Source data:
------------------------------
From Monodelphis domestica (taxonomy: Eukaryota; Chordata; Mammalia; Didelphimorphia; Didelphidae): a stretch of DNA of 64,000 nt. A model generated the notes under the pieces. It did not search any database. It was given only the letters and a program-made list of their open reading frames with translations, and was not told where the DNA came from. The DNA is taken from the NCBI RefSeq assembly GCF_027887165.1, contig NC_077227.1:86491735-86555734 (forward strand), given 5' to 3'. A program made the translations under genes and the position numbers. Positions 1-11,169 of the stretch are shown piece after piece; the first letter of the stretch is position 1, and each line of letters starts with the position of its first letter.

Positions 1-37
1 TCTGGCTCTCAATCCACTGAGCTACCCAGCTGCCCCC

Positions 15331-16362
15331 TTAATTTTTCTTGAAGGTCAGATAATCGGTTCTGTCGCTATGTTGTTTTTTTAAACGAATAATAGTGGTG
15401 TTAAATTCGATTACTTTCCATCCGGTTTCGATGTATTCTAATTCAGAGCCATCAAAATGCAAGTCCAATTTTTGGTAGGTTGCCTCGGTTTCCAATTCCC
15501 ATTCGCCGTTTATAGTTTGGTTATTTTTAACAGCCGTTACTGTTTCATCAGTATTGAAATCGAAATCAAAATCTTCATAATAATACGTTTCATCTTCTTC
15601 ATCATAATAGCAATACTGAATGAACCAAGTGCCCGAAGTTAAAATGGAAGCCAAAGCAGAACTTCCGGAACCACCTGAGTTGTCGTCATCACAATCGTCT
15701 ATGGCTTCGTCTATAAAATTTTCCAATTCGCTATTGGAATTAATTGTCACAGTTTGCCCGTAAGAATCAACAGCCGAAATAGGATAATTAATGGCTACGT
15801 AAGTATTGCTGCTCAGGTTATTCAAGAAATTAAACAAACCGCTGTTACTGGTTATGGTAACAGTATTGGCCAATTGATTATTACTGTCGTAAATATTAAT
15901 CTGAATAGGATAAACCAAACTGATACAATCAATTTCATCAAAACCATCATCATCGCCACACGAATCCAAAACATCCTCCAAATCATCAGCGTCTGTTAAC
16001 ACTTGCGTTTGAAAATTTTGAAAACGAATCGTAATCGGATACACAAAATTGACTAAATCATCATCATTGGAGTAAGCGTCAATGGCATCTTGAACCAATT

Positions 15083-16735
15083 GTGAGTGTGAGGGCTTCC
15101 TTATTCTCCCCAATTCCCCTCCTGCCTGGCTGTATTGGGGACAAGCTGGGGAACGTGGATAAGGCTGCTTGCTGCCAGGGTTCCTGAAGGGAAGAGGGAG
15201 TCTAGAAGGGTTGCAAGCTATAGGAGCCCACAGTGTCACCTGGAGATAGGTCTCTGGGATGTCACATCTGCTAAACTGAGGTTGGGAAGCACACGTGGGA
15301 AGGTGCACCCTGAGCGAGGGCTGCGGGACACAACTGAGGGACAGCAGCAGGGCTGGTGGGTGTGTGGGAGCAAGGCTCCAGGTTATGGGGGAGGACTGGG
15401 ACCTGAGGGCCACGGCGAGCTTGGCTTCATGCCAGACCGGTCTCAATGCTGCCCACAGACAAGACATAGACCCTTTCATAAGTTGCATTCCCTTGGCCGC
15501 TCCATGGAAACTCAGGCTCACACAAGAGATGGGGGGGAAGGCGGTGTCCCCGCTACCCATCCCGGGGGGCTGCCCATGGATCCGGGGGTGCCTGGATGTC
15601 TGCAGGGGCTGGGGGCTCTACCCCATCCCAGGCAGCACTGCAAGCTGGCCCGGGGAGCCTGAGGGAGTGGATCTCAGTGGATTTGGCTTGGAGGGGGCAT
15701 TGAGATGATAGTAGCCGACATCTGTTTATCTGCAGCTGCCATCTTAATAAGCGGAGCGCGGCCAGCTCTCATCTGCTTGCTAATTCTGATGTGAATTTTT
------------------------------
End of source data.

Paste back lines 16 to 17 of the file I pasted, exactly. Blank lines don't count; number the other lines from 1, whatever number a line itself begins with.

15201 TCTAGAAGGGTTGCAAGCTATAGGAGCCCACAGTGTCACCTGGAGATAGGTCTCTGGGATGTCACATCTGCTAAACTGAGGTTGGGAAGCACACGTGGGA
15301 AGGTGCACCCTGAGCGAGGGCTGCGGGACACAACTGAGGGACAGCAGCAGGGCTGGTGGGTGTGTGGGAGCAAGGCTCCAGGTTATGGGGGAGGACTGGG